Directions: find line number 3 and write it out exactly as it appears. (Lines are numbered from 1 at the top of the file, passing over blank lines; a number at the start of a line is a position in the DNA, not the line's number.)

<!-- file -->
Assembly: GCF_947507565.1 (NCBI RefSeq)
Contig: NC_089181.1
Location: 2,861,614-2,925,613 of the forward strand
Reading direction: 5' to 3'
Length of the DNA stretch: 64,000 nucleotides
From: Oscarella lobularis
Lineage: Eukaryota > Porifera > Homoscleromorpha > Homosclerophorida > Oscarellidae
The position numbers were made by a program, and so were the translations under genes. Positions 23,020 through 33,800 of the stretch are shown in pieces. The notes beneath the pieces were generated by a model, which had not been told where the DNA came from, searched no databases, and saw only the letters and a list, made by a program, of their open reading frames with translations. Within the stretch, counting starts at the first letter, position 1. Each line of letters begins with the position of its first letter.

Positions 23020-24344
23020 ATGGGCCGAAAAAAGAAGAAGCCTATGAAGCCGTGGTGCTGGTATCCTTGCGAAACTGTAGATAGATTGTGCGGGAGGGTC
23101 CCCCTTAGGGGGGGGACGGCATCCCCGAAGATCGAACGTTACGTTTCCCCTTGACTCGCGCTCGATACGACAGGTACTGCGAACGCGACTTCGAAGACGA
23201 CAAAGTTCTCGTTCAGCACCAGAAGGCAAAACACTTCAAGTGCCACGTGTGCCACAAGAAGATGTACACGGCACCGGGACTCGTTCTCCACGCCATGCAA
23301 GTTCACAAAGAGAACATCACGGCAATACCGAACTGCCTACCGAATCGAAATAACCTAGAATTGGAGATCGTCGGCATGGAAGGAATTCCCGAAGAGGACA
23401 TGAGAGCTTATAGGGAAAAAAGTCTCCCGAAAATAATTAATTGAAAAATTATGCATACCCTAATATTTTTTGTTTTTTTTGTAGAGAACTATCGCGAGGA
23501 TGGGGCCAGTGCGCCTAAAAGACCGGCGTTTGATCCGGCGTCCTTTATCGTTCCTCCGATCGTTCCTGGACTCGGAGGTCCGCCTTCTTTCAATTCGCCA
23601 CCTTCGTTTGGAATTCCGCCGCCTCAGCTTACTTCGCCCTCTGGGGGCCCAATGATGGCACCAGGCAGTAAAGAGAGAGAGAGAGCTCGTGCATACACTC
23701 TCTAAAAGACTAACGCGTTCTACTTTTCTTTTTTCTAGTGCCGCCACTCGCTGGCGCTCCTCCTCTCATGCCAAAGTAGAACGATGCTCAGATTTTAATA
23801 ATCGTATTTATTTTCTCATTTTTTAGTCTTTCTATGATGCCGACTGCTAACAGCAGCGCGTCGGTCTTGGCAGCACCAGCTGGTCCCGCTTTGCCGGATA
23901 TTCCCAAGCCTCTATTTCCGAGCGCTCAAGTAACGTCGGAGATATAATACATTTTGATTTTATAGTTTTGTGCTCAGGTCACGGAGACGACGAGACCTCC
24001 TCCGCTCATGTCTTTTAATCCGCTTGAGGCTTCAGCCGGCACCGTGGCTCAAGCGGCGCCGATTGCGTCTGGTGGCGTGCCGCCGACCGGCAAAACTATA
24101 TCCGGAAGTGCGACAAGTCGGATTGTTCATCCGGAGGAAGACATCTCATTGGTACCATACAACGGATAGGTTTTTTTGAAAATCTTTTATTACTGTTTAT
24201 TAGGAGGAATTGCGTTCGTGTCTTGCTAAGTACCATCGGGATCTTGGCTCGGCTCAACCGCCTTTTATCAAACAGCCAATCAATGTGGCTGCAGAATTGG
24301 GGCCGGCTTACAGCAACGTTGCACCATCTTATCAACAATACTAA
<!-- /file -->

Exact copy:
Location: 2,861,614-2,925,613 of the forward strand